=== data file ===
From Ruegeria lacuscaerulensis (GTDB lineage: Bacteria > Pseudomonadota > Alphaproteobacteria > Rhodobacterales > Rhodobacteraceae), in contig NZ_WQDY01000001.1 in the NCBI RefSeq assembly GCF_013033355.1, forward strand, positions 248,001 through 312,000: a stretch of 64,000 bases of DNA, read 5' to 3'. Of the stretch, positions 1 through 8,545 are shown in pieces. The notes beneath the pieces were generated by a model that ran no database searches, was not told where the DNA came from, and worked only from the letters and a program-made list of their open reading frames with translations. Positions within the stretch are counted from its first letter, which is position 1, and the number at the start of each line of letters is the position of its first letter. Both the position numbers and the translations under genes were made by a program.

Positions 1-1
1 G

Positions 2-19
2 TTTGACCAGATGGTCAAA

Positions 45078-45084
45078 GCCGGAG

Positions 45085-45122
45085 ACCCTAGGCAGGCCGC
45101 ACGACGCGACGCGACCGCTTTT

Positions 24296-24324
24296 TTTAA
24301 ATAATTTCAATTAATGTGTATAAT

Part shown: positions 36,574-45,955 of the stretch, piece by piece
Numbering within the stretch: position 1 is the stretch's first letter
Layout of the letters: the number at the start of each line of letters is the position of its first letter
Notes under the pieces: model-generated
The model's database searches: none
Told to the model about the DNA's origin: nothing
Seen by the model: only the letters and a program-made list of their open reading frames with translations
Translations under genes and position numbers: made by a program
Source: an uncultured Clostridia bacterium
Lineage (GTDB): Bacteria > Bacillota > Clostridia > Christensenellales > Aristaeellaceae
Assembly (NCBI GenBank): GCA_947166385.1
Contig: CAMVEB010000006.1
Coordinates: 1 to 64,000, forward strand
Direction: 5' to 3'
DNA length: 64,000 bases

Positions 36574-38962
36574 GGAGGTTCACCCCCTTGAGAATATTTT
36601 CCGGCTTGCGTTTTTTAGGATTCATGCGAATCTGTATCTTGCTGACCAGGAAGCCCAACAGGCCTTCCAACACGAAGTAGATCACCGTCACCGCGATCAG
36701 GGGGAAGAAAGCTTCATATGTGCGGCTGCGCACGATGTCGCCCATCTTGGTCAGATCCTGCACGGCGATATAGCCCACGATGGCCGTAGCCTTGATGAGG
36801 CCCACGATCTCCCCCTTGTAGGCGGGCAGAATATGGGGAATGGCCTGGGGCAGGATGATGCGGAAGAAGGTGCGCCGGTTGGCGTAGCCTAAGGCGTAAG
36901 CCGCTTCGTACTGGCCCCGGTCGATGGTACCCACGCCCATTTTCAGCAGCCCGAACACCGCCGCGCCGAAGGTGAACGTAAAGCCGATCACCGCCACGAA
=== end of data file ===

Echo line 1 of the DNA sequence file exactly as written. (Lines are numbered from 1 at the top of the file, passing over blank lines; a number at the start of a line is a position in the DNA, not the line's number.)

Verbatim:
From Ruegeria lacuscaerulensis (GTDB lineage: Bacteria > Pseudomonadota > Alphaproteobacteria > Rhodobacterales > Rhodobacteraceae), in contig NZ_WQDY01000001.1 in the NCBI RefSeq assembly GCF_013033355.1, forward strand, positions 248,001 through 312,000: a stretch of 64,000 bases of DNA, read 5' to 3'. Of the stretch, positions 1 through 8,545 are shown in pieces. The notes beneath the pieces were generated by a model that ran no database searches, was not told where the DNA came from, and worked only from the letters and a program-made list of their open reading frames with translations. Positions within the stretch are counted from its first letter, which is position 1, and the number at the start of each line of letters is the position of its first letter. Both the position numbers and the translations under genes were made by a program.